Eleven Rare Stamps = Death in Six Figures....
"Fresh background material and a fine storytelling knack." (Lewisville Courier-Journal)
Jonathan Knox was an auctioneer of somewhat dubious repute with a photographic memory. So when a frightened woman offered him a discount on eleven of the rarest stamps in existence, worth something like $500,000, he became suspicious. He figured also that if the stamps had been stolen he might net a pretty reward by returning them to their rightful owner.
But he couldn't find a single collector willing to admit to owning them. And when the girl who had originally offered them was murdered, Knox knew that he'd be the next one canceled unless he could find the person who would pay the growing postage-due bill from the devil's own mail carrier. That's when the auctioneer found himself forced to play very reluctant sleuth, with his own life as the stakes.
In this colorful, never-reprinted 1950s classic you will encounter:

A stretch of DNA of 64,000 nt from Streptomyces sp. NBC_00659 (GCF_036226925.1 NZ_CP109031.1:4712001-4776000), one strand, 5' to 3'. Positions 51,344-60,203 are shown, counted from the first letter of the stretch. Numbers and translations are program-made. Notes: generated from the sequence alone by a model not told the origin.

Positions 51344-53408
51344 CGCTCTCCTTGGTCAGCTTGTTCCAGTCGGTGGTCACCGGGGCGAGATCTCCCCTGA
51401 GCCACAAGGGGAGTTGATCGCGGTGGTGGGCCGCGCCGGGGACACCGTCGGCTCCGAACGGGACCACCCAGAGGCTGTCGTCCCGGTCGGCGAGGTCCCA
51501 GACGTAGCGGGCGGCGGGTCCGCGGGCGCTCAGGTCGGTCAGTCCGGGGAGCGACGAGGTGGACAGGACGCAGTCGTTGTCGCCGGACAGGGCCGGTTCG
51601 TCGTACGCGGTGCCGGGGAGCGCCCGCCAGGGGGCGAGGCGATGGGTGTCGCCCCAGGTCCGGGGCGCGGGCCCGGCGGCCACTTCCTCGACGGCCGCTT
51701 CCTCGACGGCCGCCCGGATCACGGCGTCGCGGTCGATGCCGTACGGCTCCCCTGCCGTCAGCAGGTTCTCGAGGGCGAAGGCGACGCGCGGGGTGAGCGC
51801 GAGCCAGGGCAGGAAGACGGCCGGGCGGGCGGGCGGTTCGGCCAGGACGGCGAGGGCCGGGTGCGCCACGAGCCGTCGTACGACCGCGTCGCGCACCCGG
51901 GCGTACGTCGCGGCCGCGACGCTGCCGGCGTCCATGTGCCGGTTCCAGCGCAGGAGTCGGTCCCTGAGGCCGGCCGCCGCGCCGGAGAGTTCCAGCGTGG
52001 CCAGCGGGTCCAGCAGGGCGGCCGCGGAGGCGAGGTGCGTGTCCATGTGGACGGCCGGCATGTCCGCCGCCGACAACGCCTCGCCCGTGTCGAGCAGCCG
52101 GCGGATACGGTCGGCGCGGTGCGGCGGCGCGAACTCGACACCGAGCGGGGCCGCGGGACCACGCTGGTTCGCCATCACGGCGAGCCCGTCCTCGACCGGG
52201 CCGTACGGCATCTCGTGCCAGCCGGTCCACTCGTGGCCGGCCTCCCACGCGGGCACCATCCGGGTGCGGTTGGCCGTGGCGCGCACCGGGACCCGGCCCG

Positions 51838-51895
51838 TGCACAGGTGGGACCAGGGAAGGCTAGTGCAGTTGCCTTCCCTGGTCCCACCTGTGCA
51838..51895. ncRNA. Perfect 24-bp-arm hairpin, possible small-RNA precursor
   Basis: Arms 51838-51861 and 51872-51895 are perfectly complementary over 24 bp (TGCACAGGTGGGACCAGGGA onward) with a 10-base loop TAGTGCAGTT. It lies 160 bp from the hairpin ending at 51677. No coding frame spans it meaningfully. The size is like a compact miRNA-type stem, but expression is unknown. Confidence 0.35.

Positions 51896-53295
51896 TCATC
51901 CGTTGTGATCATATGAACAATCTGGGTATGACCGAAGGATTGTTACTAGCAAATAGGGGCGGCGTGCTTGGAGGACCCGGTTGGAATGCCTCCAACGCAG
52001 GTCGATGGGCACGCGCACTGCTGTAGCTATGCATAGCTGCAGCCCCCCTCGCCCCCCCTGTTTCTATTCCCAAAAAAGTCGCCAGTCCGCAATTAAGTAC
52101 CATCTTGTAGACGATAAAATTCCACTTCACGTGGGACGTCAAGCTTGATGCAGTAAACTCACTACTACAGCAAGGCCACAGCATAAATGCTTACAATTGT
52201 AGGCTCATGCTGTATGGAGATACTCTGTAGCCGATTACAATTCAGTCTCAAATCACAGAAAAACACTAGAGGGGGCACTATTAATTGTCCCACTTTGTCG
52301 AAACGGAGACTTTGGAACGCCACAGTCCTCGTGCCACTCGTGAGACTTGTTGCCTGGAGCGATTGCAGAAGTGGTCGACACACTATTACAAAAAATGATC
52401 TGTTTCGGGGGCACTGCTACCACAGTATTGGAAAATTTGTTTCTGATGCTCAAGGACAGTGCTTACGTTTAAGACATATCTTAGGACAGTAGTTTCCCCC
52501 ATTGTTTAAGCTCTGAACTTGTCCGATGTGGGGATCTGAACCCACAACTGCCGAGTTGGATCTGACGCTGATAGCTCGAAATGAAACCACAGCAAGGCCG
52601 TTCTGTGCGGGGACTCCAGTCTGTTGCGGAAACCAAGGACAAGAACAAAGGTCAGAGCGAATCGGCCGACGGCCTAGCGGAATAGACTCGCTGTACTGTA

Jonathan Knox: This auctioneer's photographic memory coupled with his lack of scruples made him a detested necessity to many people. And, too often, it also marked him for murder.
Elly Watson: She was better at bargaining than Knox. But when she gave him a bargain - it was more than he bargained for.
Edmund Dorsey deLong: Like many philatelists, he would stop at nothing for his stamp collection. Not even a killing.
Henrietta Noyes: They had to kill her to break her hold on them. So they targeted her for murder.
Louis Plummer: His customers were interested in his goods, but not where they came from. This case was the exception.
Everett Kirkland: He should never have been an actor - too many people had seen his face. That could make it unhealthy for a man involved in murder.